Retirement Depression: After 10 Years

by Kenny
(Long Island, NY)

After 10 years following early retirement... it hit... deaths, health issues, limits to finances, less friends, less beer, less everything, it seemed, etc.

When I first retired at 50 years old, I had a great time doing those things that I wanted to do, which included part time work whenever it became available. Never realizing how good that work really is for me, as i was a workoholic most of my life from age 12 (paper route) to 50 (Federal Agent).

During my life I juggled wife,family and additional part time jobs and responsibilities which basically caused me little or no free time. Reality is.... I was always busy.

For the last ten years, I have tried to remain less busy and most of the time, I have been the happiest guy in the world, never thinking that I was actually retired, but in reality I am.

At 61, I started to notice a few health issues creeping up, and that's depressing, but normal....but still not desireable... as all of the retirements things seem to be! So, I did the physical thing and all is good for the time being!

All of a sudden (which really means that it happened over the last ten years and I finally noticed), I am a retired guy dating a 9 year younger wonderful woman (separated from the wife, due to MY ACTIONS, according to her) who is still working, 4 days a week. We have been dating 6 years and all looks great with her.

For me, my outside work has diminished (due to my neglect doing other projects, lack of desire and the economy), my outside desires have diminished and my own desirability has obviously diminished.

Then, it hit, I am getting older and I no longer have a purpose, like I thought that I used to have.

The Questions I start to ask myself: Don't I deserve to be retired, as I worked a long successful career? When is enough enough? What is it all about? Where do I go from here? and What do I do with myself for the next period of my life?

My friend pool is much less than when I retired and I now realize that work friends were just that. I have a couple that I fraternize with but just a couple. Life is different... FOR SURE.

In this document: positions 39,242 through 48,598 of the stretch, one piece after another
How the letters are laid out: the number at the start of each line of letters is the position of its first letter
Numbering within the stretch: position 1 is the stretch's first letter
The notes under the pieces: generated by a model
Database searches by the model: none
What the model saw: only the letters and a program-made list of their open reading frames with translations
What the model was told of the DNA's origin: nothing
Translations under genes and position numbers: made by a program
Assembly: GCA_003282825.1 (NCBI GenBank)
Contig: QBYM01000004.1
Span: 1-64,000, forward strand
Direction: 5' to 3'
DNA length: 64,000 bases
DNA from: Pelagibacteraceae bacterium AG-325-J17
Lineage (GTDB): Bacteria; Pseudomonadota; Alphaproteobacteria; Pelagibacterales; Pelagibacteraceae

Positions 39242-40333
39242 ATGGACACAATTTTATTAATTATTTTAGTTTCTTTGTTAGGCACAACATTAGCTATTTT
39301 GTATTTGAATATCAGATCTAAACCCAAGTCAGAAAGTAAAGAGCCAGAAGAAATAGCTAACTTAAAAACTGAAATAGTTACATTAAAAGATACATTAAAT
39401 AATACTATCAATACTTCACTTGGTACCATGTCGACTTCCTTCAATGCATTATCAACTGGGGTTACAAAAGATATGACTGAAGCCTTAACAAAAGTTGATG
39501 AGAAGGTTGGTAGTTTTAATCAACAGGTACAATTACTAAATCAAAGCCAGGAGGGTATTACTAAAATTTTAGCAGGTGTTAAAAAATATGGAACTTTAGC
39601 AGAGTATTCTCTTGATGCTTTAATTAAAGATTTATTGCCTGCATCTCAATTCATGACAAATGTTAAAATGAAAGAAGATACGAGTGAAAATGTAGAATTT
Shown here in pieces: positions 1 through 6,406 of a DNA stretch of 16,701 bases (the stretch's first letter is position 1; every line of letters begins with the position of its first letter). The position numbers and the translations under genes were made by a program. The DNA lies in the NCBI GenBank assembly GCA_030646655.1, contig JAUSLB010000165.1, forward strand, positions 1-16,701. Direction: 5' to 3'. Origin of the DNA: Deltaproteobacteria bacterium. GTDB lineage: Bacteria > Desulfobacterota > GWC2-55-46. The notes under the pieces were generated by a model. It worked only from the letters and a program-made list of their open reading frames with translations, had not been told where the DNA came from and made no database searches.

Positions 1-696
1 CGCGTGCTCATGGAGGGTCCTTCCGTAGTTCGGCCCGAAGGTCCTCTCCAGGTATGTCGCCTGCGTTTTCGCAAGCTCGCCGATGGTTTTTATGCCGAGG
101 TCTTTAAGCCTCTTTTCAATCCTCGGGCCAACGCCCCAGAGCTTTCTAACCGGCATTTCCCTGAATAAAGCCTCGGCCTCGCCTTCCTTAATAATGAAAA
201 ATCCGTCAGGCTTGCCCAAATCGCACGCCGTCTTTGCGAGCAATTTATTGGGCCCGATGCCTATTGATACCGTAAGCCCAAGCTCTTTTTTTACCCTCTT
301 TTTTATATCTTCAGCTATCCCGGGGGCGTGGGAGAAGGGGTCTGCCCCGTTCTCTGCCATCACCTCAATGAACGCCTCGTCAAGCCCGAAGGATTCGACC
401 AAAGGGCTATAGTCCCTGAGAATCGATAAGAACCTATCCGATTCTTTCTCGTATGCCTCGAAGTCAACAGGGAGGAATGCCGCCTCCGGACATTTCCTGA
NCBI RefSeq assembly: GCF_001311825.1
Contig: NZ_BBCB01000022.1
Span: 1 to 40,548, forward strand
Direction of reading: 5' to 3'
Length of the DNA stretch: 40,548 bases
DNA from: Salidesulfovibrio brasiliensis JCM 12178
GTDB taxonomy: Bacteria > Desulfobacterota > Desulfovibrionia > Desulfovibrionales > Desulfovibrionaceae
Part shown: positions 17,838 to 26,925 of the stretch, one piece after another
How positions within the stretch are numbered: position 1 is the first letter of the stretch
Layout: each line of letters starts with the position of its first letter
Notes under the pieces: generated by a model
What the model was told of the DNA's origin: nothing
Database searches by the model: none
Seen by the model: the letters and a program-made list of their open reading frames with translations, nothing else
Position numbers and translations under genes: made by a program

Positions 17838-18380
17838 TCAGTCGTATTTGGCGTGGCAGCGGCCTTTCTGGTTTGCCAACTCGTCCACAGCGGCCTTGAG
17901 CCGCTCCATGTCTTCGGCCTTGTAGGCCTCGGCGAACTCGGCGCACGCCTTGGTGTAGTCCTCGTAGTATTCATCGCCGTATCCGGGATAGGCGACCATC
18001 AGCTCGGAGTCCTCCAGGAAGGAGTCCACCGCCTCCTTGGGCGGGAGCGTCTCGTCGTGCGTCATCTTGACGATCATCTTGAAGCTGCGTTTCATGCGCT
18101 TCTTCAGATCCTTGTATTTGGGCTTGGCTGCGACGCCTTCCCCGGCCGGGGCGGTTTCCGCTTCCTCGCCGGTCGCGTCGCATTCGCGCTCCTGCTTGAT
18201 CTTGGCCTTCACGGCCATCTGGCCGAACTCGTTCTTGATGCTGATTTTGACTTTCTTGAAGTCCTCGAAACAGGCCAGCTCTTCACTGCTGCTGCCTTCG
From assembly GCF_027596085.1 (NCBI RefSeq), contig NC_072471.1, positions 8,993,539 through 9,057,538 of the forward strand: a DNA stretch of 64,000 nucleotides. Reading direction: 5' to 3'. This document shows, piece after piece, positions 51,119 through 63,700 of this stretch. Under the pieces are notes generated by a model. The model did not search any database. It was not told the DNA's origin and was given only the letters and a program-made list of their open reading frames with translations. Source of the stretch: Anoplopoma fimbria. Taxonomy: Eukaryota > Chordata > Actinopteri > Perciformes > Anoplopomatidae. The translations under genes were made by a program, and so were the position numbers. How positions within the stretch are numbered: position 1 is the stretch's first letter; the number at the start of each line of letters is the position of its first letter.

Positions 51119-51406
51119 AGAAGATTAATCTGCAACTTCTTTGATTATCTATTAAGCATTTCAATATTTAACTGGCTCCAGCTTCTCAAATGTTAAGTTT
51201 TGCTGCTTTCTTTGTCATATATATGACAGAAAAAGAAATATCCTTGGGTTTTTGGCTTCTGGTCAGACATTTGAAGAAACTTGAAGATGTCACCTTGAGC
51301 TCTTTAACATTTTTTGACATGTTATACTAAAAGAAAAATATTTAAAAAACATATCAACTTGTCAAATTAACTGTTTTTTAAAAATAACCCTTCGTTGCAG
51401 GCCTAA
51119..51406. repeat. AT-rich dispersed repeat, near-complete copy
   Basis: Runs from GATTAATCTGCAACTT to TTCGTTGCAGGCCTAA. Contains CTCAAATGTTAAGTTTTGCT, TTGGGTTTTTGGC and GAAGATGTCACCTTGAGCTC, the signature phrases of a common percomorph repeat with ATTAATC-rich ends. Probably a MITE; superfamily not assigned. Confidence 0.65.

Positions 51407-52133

I am fortunate enough to have a financial ability at the moment to go forward without any real problems I think, but who knows?

So, realizing that I am ALONE in this retirement thing, I have found my thinking is changing and slowing down is inevitable. I should have probably started to slow down many years ago, but I had lots of energy and it took longer. What is next?

Over the years, I like most, have had issues, good and bad and have always been able to bounce back. With that in mind, although every once in awhile i get a bit depressed, I know from experience that I will bounce back. All of these feelings will subside and one day soon, I will accept where I am and bounce back!

I should mention that during this last year, I had too much fun, worked very hard, overspent, drank too much beer, let things slide, procrastinated, etc. and had to take corrective actions on all accounts to straighten out my personal life... which has worked.

It was during that 4-6 months of time of correction, sitting around taking a back seat, that I got depressed and felt ........ pity me. I had to stop that feeling!!!

I have nothing to be depressed about when I compare myself to others. We all have had things in our lives which were not good, but we must move forward and remember and stress the good things first, and try NOT to remember the ugly first. Depression seems to do the reverse and nothing looks good during a period of depression, and I let the ugly take first place. That had to change.

Positive....... things, people, movies, books, etc are needed to help us all move forward to again start feeling good. We need to be loved and cuddled and held and told nice things. It's human nature... but we forget to do what is good for us all, and let things go.